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Top Ten Tips > First 48 Hours

2. Hire a Napa DUI Lawyer

Protect your own interests

Getting a local Napa County DUI lawyer gives you your best shot at beating a DUI in the local Napa Superior Court, and protecting your driver's license at the Napa DMV. All of the other parties to your case have their own agendas: the arresting officer, the DMV, the Napa County District Attorney and the Napa County Judge. For a more detailed discussion of the police agenda, see Jake's discussion in this Top Ten Tips series: Don't Follow Bad Advice. The judge and assistant district attorney who are examining your case are both highly disciplined and experienced lawyers, and, together with the DMV hearing officer assigned to your case, all of these local DUI authorities who are about to make decisions about the outcome of your matter are guided by much broader public safety considerations than just you or your own personal hardship, family needs or future job security.

Napa County DUI attorneys are specifically hired to protect you in every practical way. Not only can the outcome of a Napa County DUI affect you for the rest of your life, but in addition, all kinds of unexpected complications in Napa DUI cases can trip you up, and all kinds of shortcuts exist making it easier for you to comply with far less pain at the end of the day; only Napa DUI lawyers are uniquely positioned to navigate you through this situation, and no one has the expertise to go it alone.

Would you perform medical procedures on yourself? Engineer your own home? Fix your own plumbing or electrical problems? Sue a big company without a good lawyer on your side? We hire professionals to address and properly fix all kinds of problems in our lives, expertly and correctly from beginning to end, with minimum confusion and stress, with maximum information and flexibility, the options and execution you need right now. Don't follow casual advice from friends or try to do this yourself; you should have a Napa DUI lawyer looking out for your own best interests and easing the consequences so that you may move on with the least stress and inconvenience.

Public defenders. If you really cannot afford to hire a private Napa County DUI lawyer, then it's almost always advisable to appear at the first court date in the Napa County courthouse and when your case is called by the judge, don't try to explain your case or circumstances or ask for a break, but rather, at the very first moment that you are permitted to speak, simply ask for the Napa County Public Defender to be appointed.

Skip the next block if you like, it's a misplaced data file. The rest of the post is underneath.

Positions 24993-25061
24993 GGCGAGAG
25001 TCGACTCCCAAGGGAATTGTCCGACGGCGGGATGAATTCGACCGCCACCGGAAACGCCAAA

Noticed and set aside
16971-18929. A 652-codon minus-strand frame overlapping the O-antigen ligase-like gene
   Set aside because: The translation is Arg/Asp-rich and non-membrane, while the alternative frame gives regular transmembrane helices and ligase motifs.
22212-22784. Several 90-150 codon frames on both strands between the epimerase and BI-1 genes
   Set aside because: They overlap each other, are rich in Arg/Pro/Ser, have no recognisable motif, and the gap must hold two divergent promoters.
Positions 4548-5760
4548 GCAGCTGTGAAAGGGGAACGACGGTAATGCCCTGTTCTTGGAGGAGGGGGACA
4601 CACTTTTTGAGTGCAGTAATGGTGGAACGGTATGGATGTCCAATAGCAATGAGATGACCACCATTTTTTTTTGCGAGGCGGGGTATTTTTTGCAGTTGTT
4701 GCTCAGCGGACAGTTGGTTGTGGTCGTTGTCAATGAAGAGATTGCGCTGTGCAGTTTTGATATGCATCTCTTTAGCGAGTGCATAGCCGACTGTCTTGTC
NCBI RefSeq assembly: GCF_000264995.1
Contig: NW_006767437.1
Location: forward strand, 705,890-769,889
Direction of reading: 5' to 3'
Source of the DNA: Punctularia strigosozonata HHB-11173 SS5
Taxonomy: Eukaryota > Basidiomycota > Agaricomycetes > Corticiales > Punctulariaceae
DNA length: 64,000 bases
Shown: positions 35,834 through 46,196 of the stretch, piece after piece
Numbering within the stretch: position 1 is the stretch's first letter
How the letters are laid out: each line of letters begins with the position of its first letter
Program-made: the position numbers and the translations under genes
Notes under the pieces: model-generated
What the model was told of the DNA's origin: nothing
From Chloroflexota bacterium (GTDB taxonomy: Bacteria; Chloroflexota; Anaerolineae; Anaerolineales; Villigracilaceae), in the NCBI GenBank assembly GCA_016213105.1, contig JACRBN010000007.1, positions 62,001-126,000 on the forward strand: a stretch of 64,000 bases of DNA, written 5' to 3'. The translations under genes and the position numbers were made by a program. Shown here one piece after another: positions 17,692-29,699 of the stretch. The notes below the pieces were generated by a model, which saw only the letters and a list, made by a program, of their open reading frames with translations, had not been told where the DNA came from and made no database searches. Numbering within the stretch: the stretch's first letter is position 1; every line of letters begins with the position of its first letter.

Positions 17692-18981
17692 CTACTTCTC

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Note: Napa County public defenders do not handle DMV proceedings in Napa or elsewhere, and typically you are not permitted to speak with them prior to your first court appearance. Also, typically you have to physically go to court for the first appearance and every proceeding in your case, as opposed to private Napa DUI lawyers who go for you while you go to work or stay home. However, although public defenders get a bad rap because they typically can't spend as much time with you as compared to a private DUI lawyer, nevertheless their service is excellent and highly valued.

Representing yourself. Although you have a constitutional right to represent yourself according to the US Supreme Court's Faretta Ruling, understand that in any civil or criminal case, it is nearly always considered a mistake to represent yourself in court. This is because the other side (in Napa County criminal cases, the other side is the State of California) has its own highly trained lawyer (the District Attorney), with a bank of assistant lawyers and staff, but you don't have such support if you represent yourself, and therefore you are at a severe disadvantage. In addition, one is always biased and sympathetic to one's own personal situation, and unable to objectively advise yourself of your own best interests. This is true even for defendants who are themselves lawyers and is the fundamental reason why "a lawyer who represents himself has a fool for a client." See also the Napa County Superior Court's Faretta Waiver advisements and warnings if you still wish to consider this ill-advised alternative to affordable counsel.

DUIs are actually very complicated

If you don't see how involved and complex even a first DUI can be in Napa County without a lawyer, then click on our Napa DUI Lawyer Anatomy of a DUI on this site and see the many different directions a Napa case can go, as well as the collection of obligations, timetables and tasks to perform. A local Napa DUI attorney who can guide you through the maze of bureaucratic doo-doo, not to mention the possibility of getting charges reduced or dismissed, is well worth the expense. Your situation requires an attorney knowledgeable in the precise area of the law in which you find yourself. Consider just a sample listing of possible DUI defenses on this site by clicking on Ten Tips for Fighting a Napa County DUI. A DUI should be handled by a criminal defense lawyer who regularly defends DUI cases in your courtroom.